Go to Africa
The sunset on my first night in the Serengeti. Photograph by Adriaan Louw.
One of the best parts about travelling into East Africa, for me, is the time spent flying low in small planes. Those noisy little things make me feel like a real little adventurer. Peering down over rough and rural terrain and hopping between quaint airports and deserted airstrips, all the while knowing I’m flying in or out of some of the best nature reserves I’m ever going to experience.
Africair. Waiting for a plane in Kenya.
The first time I went to the Serengeti, I thought I’d never experience anything better but the bug bites and then it’s Uganda, then Kenya, then you find yourself going back to the Serengeti and onward to Zanzibar and before you know it, you’re in an intimate relationship with the whole continent. In truth, it would take a lifetime to know East Africa, let alone the whole of Africa but once you know even a part of it, all of it is in you and you’ll keep seeking it out again and again and again.
An "airport lounge" in the middle of Africa.
But those planes… I love the informal safety briefings from pilots, the stash of water bottles that are always stored at the back of the plane, the crouching down to shuffle through to your seat, greeting fellow safari-goers who caught the plane at the last airstrip. Unless of course you’ve gone private ;) I love the outdated airport lounges (if you can even call some of them that) with their water coolers and conservation posters on the walls, and the occasional hole in the wall canteen selling the world’s greatest nuts (it’s a fact) and maybe some almost-expired chocolates.
It is this movement, this traveler-in-transit pace, that I have loved most about each and every trip I have gone on. I love it more than the game viewing and everything the luxury lodges have to offer. And what makes it even more of a treat to experience is that no one tells you about those parts of the trip. You discover all these details as you go along.
Flying over the spectacular rolling hills of Uganda. Photograph by Adriaan Louw.
Travel agents to Africa can sell us on the tangible stuff, the food, the interiors, the animals that we can expect to see. They are full of knowledge. They know the name of every airport. They have a map of every route. They know the history of every lodge and perhaps even the future of them. They know the exchange rate, the weather, the mosquito threat. They know everything you will need to know and they can arrange for someone to physically guide you along every step of the way. But what they don’t know, what they couldn’t even possibly begin to explain to you, is how you’re going to feel when you’re on your way there. And how you’re going to feel when you leave to go home. Although they can place a bet that it’s going to be a bitter-sweet departure because you are now a better person than you were when you arrived and you’ll undoubtedly try your damnedest to return.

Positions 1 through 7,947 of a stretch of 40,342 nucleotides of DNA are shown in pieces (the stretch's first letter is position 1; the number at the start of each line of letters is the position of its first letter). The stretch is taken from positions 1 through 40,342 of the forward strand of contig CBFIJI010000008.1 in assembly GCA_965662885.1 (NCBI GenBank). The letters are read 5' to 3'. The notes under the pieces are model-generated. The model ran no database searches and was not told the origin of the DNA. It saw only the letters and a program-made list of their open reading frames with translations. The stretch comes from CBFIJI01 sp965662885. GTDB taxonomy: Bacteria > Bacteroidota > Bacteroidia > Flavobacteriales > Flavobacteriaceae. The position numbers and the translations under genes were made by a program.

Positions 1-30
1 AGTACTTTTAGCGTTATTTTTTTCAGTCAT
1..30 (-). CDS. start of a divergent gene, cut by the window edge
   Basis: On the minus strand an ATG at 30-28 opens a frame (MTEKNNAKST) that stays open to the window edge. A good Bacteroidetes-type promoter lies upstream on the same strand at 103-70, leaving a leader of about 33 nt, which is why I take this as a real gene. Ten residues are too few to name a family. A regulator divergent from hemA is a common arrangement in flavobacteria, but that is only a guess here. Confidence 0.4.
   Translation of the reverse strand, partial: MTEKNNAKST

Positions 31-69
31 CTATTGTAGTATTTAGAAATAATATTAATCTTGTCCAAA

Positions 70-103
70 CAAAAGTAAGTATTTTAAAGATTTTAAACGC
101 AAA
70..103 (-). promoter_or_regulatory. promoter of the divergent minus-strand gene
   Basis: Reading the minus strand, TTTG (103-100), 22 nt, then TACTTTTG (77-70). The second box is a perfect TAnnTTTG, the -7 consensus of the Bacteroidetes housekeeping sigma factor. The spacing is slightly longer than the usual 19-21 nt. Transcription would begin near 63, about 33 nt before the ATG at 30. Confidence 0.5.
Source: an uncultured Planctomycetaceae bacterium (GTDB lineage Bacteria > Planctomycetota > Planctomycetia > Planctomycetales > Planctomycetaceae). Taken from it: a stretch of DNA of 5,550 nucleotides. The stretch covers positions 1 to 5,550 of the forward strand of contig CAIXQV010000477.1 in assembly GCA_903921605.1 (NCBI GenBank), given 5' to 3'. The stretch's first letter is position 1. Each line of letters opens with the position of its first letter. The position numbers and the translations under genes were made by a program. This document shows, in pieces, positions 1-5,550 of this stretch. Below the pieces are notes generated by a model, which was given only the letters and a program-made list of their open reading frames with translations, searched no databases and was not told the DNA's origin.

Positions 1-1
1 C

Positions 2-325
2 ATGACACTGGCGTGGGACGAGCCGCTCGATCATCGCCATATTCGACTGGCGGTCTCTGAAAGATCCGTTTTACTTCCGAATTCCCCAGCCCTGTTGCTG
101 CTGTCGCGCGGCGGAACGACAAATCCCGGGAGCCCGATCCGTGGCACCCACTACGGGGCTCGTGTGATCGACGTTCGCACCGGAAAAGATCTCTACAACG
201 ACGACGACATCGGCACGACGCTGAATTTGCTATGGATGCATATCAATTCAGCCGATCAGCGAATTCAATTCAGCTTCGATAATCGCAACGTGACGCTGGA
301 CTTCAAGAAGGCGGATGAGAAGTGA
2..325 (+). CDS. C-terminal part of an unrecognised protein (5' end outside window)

Flying over the Mara River in Kenya's Maasai Mara. Photograph by Adriaan Louw.
What I love about Ker & Downey® Africa and why I chose to work with them is because the people who founded the company, those who sit at the helm, and each and every one of the people who drive the business forward, first fell in love with the very same things that I did. They loved experiencing East Africa (and every part of travelling to and from it) SO MUCH that they wanted to show other people what they had discovered and enable them to experience it too.
The traveller-in-transit, the adventure traveller, the intrepid explorer, is in motion. He doesn’t arrive at a luxury lodge, he moves through it. She doesn’t go on game drives to see the big 5, she spends time in nature. They don’t want to say they’ve seen the Great Migration, they want to feel the energy of a natural phenomenon as it surrounds them. The motivation is different. And thus the pursuit is different, which makes the outcome different.
No one else will ever be able to put what the experience feels like into words for you. It can only be felt.
Go to Africa.
Pure joy is the only way I can describe the feeling I have when looking down from these tiny planes.
Photograph by Adriaan Louw.